Dr John Fox gives advice
Dr John Fox has been a Consultant Clinical Psychologist across both independent and NHS services since 2002. He is registered with the Health and Care Professions Council (HCPC) and is an Associate Fellow and Chartered Clinical Psychologist with the British Psychological Society (BPS).
He has given his views to and advice to readers on eating disorders, stress and Cognitive Analytic Therapy.
A: Eating disorders are rare but serious mental health conditions. There are three main types; anorexia nervosa (AN), bulimia nervosa (BN) and binge eating disorder. AN is hallmarked by being severely underweight, BN occurs in people who are normal weight and is associated with episodes of bingeing and vomiting, whilst binge eating disorder is bingeing without any attempt to remove food afterwards. These disorders are associated with poor body image and distress about bodies.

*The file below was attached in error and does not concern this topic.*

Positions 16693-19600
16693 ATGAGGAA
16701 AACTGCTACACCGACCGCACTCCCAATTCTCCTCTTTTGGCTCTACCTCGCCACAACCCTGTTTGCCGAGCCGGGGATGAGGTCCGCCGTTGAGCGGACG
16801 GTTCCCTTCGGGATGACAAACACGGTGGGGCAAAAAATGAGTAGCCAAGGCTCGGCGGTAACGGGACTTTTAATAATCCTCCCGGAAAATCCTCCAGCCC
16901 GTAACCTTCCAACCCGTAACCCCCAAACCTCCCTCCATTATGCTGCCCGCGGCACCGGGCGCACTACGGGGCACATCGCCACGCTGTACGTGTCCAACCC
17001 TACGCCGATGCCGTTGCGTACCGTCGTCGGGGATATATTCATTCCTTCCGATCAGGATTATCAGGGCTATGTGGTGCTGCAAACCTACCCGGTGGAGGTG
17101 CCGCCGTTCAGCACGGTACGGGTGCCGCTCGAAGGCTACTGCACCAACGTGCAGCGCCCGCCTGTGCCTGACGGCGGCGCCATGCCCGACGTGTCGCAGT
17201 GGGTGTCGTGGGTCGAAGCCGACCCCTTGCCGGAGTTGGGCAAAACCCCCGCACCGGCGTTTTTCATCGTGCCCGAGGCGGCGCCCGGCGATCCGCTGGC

Q: What is the best way of dealing with stress?
A: We live in a busy, demanding world with lots of pressures on our time. There’s not one way of dealing with stress – often a combination of strategies can help. Techniques, like exercise and healthy eating, can assist in stress management, as can undertaking mindfulness. For me, the most important technique is sorting your priorities and building a hierarchy to ensure that you don’t focus on everything at the same time.
Q: What is Cognitive Analytic Therapy (CAT)?
A: CAT is a form of therapy that differs from other established therapies, such as Cognitive Behavioural Therapy (CBT). It looks at the relationships in a person’s life (i.e. with ourselves and others) and it investigates the origins of these experiences, often from childhood and early life. It is a non-judging/blaming approach and it is a particularly useful therapy for eating disorders and stress, especially when other approaches have not worked.